Epidemiological profile of esophageal cancer mortality in Rio Grande do Sul and its health Regions

Victor Antonio Kuiava, Ana Thereza Perin, Richard Ricachenevsky Gurski, Carlos Augusto Scussel Madalosso, Lisia Hoppe, Daniel Navarini


Introduction: Malignant esophageal neoplasia is a rare tumor, but it has high morbidity and mortality. Early diagnosis and intensive treatment associated with surgical approach remains the best treatment for the disease. Its epidemiology is extremely diverse in the world, even in the same country.

Methodology: This was a retrospective analysis made from 2000-2015, analyzing the mortality rates of malignant esophageal neoplasia in the state of Rio Grande do Sul (RS) in its 30 Health Regions and in Brazil. The mortality data were collected in the Mortality Information System (SIM) and the population data in the Brazilian Institute of Geography and Statistics (IBGE).

Results: The esophageal cancer mortality rate was 8.61 (95% CI, 8.49-8.73) per 100,000 inhabitants in RS, while the national rate was 3.66 (95% CI, 3, 49- 3.82), with a significant difference (p <0.0001). The regional distribution was variable, and the West Border region presented the highest rate, 12.91 (95% CI, 12.05-13.77). However, even regions with lower mortality presented twice as much deaths than the national rate. Mortality increased with aging, with the oldest age groups (≥80 years) presenting 69.62 (95% CI, 64.9-74) deaths per 100,000 inhabitants.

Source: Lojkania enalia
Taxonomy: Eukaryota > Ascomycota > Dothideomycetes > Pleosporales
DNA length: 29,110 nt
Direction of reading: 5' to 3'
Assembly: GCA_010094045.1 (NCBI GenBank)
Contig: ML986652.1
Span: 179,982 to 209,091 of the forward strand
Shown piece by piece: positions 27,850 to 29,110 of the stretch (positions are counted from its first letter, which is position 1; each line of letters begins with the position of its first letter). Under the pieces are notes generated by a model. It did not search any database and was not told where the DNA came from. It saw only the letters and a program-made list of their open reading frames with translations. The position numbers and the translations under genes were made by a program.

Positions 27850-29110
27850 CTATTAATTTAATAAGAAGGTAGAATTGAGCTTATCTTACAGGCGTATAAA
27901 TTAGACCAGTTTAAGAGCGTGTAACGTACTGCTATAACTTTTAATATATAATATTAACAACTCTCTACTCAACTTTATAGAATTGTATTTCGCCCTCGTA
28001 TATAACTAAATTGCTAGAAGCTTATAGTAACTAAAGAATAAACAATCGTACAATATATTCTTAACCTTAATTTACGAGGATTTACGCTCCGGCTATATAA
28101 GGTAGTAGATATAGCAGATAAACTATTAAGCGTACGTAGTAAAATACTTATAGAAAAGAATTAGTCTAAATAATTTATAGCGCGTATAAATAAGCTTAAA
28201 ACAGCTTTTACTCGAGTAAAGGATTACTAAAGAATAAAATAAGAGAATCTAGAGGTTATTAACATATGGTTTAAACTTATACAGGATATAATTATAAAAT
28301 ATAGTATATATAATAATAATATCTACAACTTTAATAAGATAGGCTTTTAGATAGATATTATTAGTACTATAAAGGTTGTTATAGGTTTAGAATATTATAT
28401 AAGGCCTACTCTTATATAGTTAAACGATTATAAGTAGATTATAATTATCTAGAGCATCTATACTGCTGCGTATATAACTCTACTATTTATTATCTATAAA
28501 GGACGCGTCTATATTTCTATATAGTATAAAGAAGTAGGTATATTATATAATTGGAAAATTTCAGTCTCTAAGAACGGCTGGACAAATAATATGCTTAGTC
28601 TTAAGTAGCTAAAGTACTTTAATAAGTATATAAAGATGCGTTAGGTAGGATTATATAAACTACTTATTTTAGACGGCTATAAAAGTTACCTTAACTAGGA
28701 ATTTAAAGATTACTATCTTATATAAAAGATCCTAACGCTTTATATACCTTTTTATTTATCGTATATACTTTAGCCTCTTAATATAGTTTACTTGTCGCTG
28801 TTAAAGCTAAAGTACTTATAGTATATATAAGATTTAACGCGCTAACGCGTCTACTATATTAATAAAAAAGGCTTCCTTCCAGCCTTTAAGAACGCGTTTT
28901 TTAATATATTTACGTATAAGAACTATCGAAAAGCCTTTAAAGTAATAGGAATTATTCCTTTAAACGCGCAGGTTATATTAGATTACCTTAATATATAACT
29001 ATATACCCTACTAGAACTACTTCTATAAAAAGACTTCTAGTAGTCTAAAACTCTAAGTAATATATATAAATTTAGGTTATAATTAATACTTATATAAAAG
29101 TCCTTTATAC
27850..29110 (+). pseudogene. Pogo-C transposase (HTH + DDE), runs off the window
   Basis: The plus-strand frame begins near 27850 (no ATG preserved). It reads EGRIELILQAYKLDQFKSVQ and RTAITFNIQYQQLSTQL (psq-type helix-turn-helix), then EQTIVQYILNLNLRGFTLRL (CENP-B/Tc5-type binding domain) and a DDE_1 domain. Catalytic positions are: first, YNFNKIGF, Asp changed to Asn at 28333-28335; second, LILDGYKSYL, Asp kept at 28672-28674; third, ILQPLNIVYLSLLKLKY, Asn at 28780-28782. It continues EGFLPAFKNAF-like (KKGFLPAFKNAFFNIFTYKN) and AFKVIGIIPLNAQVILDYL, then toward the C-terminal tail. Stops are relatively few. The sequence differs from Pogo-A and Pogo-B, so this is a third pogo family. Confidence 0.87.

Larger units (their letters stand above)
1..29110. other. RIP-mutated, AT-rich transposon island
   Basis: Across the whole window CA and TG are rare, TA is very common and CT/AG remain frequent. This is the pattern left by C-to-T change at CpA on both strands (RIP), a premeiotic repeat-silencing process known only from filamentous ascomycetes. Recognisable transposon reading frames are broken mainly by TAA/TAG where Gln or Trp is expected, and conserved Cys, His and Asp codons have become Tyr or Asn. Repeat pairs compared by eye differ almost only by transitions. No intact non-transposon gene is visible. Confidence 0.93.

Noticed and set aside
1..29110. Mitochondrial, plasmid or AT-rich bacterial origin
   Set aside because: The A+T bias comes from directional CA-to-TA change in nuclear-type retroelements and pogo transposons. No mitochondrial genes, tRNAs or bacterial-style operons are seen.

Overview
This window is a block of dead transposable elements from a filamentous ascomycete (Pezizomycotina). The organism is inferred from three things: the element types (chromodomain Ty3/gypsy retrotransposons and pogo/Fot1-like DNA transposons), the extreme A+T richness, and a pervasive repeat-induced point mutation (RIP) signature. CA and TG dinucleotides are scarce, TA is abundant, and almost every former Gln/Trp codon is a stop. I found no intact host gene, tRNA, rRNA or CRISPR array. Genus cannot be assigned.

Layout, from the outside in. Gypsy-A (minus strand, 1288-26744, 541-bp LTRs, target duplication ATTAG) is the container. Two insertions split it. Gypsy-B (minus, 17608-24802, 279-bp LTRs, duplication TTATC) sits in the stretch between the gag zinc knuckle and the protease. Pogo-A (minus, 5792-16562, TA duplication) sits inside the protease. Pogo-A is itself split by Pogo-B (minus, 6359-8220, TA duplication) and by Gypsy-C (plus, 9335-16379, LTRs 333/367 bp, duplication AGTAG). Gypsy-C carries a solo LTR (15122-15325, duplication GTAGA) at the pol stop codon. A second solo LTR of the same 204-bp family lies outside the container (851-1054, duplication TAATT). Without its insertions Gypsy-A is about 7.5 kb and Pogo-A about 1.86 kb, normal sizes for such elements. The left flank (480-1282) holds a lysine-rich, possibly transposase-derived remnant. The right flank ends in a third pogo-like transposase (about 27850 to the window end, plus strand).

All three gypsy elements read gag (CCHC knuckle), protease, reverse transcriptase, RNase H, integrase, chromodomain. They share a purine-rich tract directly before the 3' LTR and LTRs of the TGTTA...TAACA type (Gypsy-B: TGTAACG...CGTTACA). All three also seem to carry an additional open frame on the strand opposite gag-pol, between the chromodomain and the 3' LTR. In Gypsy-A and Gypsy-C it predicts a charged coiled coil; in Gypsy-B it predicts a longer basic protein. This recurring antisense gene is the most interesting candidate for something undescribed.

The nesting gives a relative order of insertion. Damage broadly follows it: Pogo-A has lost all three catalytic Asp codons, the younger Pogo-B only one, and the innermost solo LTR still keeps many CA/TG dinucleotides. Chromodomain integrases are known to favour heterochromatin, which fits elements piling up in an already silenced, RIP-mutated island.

Conclusion: Esophageal neoplasia is still a very serious condition in the state of RS, being associated with an almost 3-fold higher mortality rate compared to the national rate. Even within the state different epidemiological patterns are found.

Keywords: Esophageal cancer; epidemiology; mortality


Esophageal cancer; epidemiology; mortality

Full Text:


Copyright (c) 2018 Clinical & Biomedical Research

Creative Commons License
This work is licensed under a Creative Commons Attribution 4.0 International License.

ISSN: 2357-9730 





Apoio Financeiro:


Licença Creative Commons
The Clinical & Biomedical Research is licenced under Creative Commons Atribuição 4.0 Internacional.